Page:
Nearly half of all mentoring relationships terminate prematurely, owing to a variety of factors (moves, graduations, mentors or youth losing interest, parent sabotage). This is unfortunately, particularly given research on the potentially damaging effects of early termination. The Research literature on therapeutic terminations offers some insights into effective strategies for minimizing difficulties.

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Don’t assume that transferring to a new mentor solves the problem

Although transferring mentees to new mentors is common practice in many programs, the process can be more psychologically complex than it appears. Mentors cannot simply be replaced with another before adequate closure on the first relationship has been reached. The caseworker should attempt to understand and address the reasons for the first termination so as to minimize the likelihood of repeating a dysfunctional pattern. This can be tricky, as we found in a recent study: youth who are rematched do not fare as well as others. See article on rematching.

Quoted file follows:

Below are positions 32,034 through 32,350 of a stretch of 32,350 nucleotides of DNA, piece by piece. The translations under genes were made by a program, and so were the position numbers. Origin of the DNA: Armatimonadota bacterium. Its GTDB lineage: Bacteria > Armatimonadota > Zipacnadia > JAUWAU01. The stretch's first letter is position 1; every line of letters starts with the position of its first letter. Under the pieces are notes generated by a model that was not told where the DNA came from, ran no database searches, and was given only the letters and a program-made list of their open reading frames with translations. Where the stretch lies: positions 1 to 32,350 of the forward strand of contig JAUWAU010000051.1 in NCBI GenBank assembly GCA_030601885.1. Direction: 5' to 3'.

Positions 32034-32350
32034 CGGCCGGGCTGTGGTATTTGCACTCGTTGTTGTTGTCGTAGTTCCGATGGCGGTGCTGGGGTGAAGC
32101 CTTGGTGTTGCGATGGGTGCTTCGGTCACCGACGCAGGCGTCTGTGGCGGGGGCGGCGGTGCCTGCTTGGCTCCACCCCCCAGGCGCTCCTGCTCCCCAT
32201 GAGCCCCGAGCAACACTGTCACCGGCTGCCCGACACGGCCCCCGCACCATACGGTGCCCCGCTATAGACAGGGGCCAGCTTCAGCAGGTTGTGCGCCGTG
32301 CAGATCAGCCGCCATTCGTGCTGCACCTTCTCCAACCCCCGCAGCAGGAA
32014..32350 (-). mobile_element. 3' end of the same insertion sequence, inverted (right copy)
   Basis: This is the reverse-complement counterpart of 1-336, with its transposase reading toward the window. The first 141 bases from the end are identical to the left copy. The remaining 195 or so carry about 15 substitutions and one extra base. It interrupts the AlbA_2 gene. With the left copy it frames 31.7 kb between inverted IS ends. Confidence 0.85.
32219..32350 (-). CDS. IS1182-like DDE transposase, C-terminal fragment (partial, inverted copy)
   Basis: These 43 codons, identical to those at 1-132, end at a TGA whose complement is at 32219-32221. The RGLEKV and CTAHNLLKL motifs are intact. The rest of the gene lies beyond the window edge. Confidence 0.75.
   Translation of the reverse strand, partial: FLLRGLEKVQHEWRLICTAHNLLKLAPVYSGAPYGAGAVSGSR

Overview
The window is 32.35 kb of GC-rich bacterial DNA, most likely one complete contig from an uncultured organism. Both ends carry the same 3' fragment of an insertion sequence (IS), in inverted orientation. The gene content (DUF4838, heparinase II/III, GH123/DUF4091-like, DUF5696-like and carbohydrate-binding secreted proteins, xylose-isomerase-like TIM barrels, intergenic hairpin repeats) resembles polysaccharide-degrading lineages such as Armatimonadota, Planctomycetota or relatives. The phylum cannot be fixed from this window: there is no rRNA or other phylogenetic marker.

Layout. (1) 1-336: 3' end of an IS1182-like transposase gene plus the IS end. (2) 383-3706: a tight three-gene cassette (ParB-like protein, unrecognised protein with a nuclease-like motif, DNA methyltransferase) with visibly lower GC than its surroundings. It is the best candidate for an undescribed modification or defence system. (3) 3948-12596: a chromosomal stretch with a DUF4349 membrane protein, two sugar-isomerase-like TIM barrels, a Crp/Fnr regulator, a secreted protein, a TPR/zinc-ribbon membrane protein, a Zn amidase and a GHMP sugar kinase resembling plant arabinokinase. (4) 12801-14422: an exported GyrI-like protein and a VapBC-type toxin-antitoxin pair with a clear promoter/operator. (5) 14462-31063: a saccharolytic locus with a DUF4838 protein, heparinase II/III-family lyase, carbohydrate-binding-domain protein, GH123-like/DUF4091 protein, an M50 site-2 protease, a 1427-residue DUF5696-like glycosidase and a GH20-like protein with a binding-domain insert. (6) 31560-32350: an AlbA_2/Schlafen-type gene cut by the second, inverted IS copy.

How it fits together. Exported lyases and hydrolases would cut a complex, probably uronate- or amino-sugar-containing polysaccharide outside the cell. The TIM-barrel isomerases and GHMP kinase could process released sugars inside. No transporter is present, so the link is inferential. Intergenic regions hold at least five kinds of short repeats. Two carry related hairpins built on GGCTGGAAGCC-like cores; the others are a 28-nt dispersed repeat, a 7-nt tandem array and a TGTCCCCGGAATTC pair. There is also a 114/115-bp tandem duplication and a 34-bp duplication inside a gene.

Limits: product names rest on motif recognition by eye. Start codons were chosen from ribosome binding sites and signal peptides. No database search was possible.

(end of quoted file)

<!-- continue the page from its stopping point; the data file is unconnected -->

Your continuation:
Discuss hurt feelings.

Mentors should be prepared to address feelings of hurt, even when they are not immediately apparent, and to share their own feelings of loss. Case managers can help mentors anticipate negative reactions and rehearse strategies for handling them. In some instances it may be advisable for the mentor to meet with the protégé infrequently for a period of time after the official termination or to transfer the protégé to a new mentor.